- Review Price: £74.99
With the advent of Windows 7, suddenly multi-touch devices are coming out left, right and centre, from monitors like the Dell SX2210T to the unique Wacom Bamboo Pen & Touch tablet we’re reviewing today. This basically takes a traditional graphics tablet, which requires a pen to interact with, and adds touch technology so you can use your fingers as well. And given Wacom has an unmatched pedigree when it comes to creating tablets – its previous Intuos 4 Graphics Tablet scored a perfect 10 and grabbed an Editor’s Choice Award – we are expecting good things.
This isn’t Wacom’s only touch tablet, either. First there’s the black Bamboo Touch, which has no pen and won’t accept one if you buy it separately later on – basically it’s just a huge multi-touch touchpad. The black Bamboo Pen & Touch we’re checking out here is the next step up, coming without any software except the standard Bamboo Dock application, which we’ll get to later. And above this are the white and silver Bamboo Fun Pen & Touch tablets, available in Small and Medium (though even Small is slightly larger than the standard Pen & Touch) and with bundled copies of ArtRage and Photoshop Elements.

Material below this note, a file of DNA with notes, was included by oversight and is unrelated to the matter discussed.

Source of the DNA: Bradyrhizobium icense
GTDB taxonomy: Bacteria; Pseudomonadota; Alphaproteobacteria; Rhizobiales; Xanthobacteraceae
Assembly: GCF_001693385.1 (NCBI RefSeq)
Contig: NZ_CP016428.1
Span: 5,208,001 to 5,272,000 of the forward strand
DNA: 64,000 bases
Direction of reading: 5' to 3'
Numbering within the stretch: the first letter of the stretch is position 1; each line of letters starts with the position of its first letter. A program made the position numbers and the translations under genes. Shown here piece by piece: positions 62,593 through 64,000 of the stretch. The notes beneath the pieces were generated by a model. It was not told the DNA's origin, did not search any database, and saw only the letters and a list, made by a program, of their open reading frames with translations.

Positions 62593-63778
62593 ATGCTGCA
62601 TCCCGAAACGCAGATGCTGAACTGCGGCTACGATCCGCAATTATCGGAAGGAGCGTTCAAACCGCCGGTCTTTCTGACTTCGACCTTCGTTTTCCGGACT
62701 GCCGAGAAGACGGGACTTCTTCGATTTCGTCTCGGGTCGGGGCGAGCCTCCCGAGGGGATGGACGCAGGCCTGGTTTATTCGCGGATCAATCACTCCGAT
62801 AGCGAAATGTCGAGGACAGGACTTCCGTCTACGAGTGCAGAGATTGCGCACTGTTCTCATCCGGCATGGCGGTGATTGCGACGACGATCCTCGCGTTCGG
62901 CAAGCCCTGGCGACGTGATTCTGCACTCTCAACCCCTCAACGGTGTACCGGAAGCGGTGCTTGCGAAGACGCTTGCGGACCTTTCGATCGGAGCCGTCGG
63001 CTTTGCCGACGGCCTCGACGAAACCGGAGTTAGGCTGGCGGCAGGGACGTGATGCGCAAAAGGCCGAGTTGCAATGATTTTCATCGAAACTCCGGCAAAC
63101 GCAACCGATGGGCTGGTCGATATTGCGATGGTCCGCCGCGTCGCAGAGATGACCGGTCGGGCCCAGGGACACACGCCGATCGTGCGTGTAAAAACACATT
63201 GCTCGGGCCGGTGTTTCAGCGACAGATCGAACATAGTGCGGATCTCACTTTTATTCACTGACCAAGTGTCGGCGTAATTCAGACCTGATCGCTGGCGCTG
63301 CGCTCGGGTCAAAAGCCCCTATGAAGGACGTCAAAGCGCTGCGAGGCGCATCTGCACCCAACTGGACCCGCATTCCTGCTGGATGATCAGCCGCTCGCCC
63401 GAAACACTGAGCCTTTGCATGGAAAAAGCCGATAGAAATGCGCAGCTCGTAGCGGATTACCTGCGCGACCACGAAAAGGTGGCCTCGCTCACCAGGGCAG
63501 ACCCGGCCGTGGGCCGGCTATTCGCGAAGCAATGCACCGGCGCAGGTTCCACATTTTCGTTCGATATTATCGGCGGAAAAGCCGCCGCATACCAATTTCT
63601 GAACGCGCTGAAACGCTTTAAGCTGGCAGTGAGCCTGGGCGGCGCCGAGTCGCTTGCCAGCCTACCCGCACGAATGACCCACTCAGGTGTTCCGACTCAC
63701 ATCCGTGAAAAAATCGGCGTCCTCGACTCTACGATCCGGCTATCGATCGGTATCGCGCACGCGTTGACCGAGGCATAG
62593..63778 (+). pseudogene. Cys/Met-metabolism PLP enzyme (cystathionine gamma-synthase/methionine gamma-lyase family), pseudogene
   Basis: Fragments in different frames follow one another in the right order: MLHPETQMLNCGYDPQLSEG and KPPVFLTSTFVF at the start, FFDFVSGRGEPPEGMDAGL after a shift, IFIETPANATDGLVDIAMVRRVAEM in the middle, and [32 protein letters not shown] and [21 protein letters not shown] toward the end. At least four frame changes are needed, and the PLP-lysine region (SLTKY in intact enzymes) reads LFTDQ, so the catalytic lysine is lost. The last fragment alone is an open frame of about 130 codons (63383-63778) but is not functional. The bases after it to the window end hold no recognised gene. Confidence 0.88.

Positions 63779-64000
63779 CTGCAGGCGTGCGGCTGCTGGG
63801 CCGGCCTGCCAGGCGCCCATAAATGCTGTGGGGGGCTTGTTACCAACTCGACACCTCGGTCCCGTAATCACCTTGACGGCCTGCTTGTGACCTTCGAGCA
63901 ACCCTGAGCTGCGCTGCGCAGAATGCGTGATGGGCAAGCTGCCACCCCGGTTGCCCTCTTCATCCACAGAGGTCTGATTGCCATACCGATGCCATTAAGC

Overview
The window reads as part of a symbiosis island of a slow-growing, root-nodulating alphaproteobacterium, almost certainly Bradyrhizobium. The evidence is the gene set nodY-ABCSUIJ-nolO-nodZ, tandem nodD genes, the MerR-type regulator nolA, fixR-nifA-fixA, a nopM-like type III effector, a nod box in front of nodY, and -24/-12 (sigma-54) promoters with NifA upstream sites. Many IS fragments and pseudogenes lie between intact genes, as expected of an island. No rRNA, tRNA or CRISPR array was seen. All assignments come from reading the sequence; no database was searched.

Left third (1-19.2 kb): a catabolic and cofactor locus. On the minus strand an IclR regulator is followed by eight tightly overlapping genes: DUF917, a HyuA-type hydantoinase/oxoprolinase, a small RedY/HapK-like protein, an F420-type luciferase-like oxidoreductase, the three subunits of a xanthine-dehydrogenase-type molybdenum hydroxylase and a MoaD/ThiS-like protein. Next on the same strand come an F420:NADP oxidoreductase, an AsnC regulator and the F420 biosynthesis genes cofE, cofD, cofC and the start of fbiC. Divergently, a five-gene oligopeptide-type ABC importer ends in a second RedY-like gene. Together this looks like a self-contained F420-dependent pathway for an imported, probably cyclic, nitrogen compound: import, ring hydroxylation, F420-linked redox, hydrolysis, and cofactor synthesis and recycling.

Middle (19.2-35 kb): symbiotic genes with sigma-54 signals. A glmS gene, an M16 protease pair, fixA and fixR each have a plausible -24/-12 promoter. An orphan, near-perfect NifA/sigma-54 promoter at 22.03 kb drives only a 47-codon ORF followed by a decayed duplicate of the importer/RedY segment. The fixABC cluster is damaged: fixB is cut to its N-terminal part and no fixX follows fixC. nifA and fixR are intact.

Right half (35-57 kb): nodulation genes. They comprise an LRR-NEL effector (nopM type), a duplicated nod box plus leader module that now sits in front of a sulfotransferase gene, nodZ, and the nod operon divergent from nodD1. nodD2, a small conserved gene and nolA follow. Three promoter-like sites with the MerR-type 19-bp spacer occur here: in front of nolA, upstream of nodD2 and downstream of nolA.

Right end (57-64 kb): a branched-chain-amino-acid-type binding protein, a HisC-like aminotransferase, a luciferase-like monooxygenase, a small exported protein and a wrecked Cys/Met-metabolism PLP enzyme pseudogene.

Returning to the Bamboo Pen & Touch, its 248 x 176 x 8.5mm dimensions (with an ‘active’ area of 147 x 92mm for the pen and 125 x 85mm for touch sensitivity) and 360g weight strike a good balance between portability and a decent working area. Certainly as a touch device it’s more generous than even the largest touchpad, though as a pen tablet it’s at the smallest end of the scale. In the box you get a driver CD, pen and tablet, plus three spare identical nibs and a metal nib-remover, though unlike the Intuos 4 there’s no pen holder to store these in.
Aesthetically, the Bamboo’s smooth blending of matt and glossy black plastics with a white LED strip is classic Wacom. Indeed, it’s quite an attractive peripheral, if not quite as classy as the far more expensive Intuos 4 range. It feels well-built too, though its thinness makes it feel fragile. One definite step back compared to its more expensive siblings is the permanently attached USB cable. If this becomes faulty or is damaged you’ll have to replace the whole tablet or send it off for repair.